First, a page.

No, very little. Basically just uh, taking out technical issues and weird, awkward gaps. Uh, that’s mostly about it. We try to keep the conversation as raw and authentic as possible. And so that’s a different thing, right? Because, and, and were sort of hinting or touching on this a little bit earlier, I’m amazed. Most podcasters, Tom, they make a decision in their formats whether they realize it or not, I don’t know that they do that. They’re going to be an interview show and if I’m interviewing you, you’re being interviewed. Right? And so you got your sound bites and your talking points and all that Shit and you got your shit ready to go and I got my questions and yeah, and some podcasters want to plan the podcast out ahead of time so they’ll send you the question so that you can get ready and all that.

And I get that. And there’s a very clear role for that in our case. We’re not any of that. Uh, I had a dialogue recently within upcoming guests and she sort of wanted to do that, like let’s get together, let’s have a call because many ways we could take this and we can sort of plan this thing out. And I explained to her, you know, as politely as I knew how can’t wait to have you on and we’re doing fucking none of that planning is for people that are smart enough to make it up as I go.

That’s a great line. Yeah. But it is a different thing. And the thing about podcasting is, because it’s such a, I guess, flexible form of distribution, it really comes down to what show do you want, because the sky is the limit, you know, and we’re not like the, the authentic dialogue kind of category that we’re looking to dominate with legends and losers that will not be the last category. This creative and podcasting now will be many, many more to come. And there’ll be other category kings of those categories and that’s great for them and good for them, right? We want to be the category King of the authentic raw, unfiltered dialog podcast. And I think there is a, there’s a segment of the world, like you said, like, um, what is it they, they said that’s what does massive information overload create a lack of will.

It’s attention, right? So that’s the equal, you know, reaction to that. So we have all this stuff. So yeah, I mean an overflow and over abundance of short form content or whether it’s Kim Kardashians selfies or uh, or emojis perish the thought, or if it’s just NPR super produced 20 minute, get you from the commute. And back kind of stuff. Yeah. It’s going to create this demand for something that’s more real. It’s the same reason why we got quotes, reality television, but with podcasts and we actually can get super real because now we have a pot, you know, like a distribution format that allows us to send out freaking two hours of conversation and as long as people listen to it. Okay. Yeah. And I mean different podcasts who’s had different objectives, but no, even the average podcast are still going to get 200 listeners for some people going to speak to 200 people would be. They’d be stoked if they were 200 of the right people. Yeah. Yeah. So, so tom, based on what you’ve seen your, your booking a ton of clients on, you know, a lot of interview podcasts and dialogue, podcasts and things like that. So have you seen like in the last three or four years, anything shift with the popularity of interview podcasts? Because there’s more and more coming out every week. Have you seen overall the numbers do, have you seen audiences preferences change or anything like that?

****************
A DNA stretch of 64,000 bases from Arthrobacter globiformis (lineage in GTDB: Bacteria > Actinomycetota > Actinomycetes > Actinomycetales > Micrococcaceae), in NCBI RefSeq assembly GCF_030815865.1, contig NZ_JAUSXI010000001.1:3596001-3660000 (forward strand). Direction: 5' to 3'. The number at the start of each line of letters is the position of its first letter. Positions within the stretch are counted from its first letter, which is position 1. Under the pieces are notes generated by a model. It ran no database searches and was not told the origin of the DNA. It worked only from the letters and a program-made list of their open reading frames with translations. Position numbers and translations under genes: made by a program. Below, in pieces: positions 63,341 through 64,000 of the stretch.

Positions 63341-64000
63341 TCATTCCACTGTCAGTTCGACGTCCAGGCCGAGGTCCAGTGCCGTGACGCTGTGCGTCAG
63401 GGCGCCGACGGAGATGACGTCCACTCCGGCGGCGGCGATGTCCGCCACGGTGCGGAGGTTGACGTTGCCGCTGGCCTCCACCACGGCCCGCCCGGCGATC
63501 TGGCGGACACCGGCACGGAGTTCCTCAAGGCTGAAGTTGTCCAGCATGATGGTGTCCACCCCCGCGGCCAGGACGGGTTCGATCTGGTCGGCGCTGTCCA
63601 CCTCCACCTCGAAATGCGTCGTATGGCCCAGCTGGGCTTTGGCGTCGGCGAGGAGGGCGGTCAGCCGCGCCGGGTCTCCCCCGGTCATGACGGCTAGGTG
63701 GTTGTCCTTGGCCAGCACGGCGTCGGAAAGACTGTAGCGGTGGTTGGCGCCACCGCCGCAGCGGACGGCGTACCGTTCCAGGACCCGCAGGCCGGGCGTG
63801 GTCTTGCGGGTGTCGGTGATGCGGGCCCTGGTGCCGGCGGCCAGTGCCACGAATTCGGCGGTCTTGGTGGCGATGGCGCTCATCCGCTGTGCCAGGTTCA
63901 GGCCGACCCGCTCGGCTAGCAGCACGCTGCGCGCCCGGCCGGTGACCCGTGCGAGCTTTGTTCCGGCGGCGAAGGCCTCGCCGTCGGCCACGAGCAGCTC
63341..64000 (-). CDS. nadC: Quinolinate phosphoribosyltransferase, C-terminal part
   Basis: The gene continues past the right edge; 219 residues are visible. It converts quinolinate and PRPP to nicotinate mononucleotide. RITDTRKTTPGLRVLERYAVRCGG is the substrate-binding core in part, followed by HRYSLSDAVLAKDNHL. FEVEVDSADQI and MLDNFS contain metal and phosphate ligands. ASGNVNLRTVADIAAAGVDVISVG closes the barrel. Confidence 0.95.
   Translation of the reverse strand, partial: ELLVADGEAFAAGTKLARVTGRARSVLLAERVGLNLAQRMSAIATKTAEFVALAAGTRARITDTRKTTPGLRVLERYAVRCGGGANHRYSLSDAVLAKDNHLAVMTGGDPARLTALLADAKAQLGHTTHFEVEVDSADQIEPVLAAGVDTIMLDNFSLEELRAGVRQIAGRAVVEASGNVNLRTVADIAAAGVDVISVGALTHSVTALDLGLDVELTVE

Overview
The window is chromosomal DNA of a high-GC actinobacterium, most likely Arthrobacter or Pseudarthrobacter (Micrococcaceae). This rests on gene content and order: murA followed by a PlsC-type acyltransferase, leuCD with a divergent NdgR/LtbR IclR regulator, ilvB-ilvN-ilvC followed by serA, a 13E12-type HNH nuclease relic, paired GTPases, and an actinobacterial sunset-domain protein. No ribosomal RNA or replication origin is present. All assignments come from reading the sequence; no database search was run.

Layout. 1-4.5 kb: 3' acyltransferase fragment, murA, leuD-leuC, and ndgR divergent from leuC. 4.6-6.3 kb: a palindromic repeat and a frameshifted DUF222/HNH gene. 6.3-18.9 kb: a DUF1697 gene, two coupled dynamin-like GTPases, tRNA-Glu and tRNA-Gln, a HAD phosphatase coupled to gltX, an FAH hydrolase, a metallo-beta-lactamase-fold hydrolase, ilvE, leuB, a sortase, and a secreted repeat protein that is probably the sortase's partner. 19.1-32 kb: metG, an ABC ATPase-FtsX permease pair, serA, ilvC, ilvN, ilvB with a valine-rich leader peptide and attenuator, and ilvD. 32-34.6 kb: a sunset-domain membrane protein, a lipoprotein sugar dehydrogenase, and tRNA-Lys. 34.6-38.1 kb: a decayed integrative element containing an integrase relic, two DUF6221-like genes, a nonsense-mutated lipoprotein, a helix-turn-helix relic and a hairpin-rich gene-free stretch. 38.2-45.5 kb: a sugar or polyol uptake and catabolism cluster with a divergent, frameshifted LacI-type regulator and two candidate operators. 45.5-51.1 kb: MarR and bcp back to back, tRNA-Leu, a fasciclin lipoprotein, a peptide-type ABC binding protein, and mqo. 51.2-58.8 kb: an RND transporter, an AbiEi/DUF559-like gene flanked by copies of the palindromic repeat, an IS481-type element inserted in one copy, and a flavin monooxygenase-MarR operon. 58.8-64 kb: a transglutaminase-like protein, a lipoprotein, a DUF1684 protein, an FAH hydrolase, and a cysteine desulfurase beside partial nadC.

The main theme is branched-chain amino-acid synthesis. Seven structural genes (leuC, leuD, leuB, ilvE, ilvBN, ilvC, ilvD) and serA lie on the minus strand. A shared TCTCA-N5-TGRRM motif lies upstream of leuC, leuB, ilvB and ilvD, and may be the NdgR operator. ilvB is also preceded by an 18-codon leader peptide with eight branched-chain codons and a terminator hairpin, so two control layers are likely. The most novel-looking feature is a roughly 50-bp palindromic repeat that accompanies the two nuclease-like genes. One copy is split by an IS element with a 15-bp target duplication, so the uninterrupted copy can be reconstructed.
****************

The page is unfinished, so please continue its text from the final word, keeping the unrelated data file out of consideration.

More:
I think if you look at it overall, when NPR came in and some of the bigger names, the quality went off, you know, it’s almost funny to listen to podcasts that will, you know, six or seven years ago. I mean it, it sounds like somebody’s recording straight to their computer and I think early on the skill wasn’t there both from the guests and the host, you know, now doing a good interview is tough. I’m asking a list of questions is much easier. So I think as the medium grew, the interview skills grew and I think we’re seeing more and more good interviews are good conversations and less, you know, here are the 10 questions I ask every guest and it’s tough because you’ve got to listen to the answer in order to ask

the next question. It’s a different skill.

Yeah. Very. Yeah. I mean for, for me, when I listened to an interview, podcasts like that where it’s formulaic and they’re going to ask the same five questions each time of each guest. Like, I’m, I’m already, I’m already out the door. I’m already not interested. Now that may just be me,

but, but I mean there are some people, um, and, and in certain media forms I, you know, I like a formula, right? So like I take a NBC News,

Lester,

was it Lester Holt does that as well. Yeah. And so, you know, I dvr that right? And that, that show has a very clear format and they always leave you with a happy story about something American. Very right. And I kind of, I’m good. They leave me with a happy story at the end. And so human beings are creatures of habit and I, I certainly understand, you know, that need a that said, let me see if I can find this quote because it’s so fucking funny. Talk amongst yourselves.

As I say, I’ve been on a podcast before where I, you know, they were just going through their list of questions and I swear if I would have answered the question, I just killed my wife and her bloody bodies at my feet, they would have gone okay. And they would have gone onto their next question is like, you’re not even listening here. Why don’t we just, I’ll, I answered the questions and send you the sound file and that’s it. The end of part one. Now, please turn the tape over. Press play and strap yourself in for part two.